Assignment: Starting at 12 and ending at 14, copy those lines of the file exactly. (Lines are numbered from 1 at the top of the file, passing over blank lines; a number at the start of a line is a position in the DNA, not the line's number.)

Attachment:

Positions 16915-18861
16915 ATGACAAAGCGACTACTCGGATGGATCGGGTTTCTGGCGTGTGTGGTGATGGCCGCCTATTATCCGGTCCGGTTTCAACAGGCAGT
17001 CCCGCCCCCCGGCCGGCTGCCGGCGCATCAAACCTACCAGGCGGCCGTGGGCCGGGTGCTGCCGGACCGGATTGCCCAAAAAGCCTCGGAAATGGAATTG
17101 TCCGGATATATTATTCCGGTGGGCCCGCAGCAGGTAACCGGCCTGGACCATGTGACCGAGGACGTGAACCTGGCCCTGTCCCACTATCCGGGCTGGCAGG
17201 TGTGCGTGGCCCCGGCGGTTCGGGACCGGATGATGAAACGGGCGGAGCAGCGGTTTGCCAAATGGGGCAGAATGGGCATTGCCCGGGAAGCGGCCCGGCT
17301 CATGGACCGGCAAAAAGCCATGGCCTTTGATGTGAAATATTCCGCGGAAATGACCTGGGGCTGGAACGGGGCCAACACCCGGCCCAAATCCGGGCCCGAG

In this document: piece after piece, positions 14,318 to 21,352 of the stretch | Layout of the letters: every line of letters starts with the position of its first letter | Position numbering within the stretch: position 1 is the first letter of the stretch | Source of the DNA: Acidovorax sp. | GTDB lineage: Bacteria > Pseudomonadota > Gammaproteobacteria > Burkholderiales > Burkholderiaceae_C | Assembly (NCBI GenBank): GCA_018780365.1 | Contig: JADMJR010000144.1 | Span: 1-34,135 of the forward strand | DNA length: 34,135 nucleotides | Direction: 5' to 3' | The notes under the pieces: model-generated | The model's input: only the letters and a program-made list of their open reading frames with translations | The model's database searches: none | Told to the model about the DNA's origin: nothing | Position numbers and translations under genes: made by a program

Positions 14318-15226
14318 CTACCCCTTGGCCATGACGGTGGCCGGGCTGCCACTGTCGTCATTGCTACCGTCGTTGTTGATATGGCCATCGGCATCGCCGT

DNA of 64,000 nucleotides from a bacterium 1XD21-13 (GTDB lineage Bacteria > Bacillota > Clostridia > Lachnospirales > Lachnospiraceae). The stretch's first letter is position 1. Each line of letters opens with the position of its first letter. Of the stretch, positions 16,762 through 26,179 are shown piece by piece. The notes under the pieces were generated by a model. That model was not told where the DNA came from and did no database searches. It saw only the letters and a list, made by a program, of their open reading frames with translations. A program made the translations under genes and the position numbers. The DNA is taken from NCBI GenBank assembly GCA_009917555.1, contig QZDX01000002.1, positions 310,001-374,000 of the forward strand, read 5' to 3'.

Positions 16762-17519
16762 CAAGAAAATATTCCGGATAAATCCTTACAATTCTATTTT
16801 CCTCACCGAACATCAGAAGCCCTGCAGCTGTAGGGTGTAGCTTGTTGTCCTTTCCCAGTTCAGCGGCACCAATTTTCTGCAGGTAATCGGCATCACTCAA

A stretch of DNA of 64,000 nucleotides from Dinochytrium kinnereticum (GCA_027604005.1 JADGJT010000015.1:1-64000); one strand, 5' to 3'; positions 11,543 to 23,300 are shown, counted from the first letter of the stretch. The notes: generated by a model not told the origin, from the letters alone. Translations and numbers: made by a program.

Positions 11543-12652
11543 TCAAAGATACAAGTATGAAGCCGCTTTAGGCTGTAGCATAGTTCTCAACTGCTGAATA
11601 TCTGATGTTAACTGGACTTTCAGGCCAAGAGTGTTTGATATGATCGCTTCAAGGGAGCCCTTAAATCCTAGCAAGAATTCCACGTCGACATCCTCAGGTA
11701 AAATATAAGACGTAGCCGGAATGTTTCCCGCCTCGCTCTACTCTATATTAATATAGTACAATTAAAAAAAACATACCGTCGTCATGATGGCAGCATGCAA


16762 CAAGAAAATATTCCGGATAAATCCTTACAATTCTATTTT
16801 CCTCACCGAACATCAGAAGCCCTGCAGCTGTAGGGTGTAGCTTGTTGTCCTTTCCCAGTTCAGCGGCACCAATTTTCTGCAGGTAATCGGCATCACTCAA

A stretch of DNA of 64,000 nucleotides from Dinochytrium kinnereticum (GCA_027604005.1 JADGJT010000015.1:1-64000); one strand, 5' to 3'; positions 11,543 to 23,300 are shown, counted from the first letter of the stretch. The notes: generated by a model not told the origin, from the letters alone. Translations and numbers: made by a program.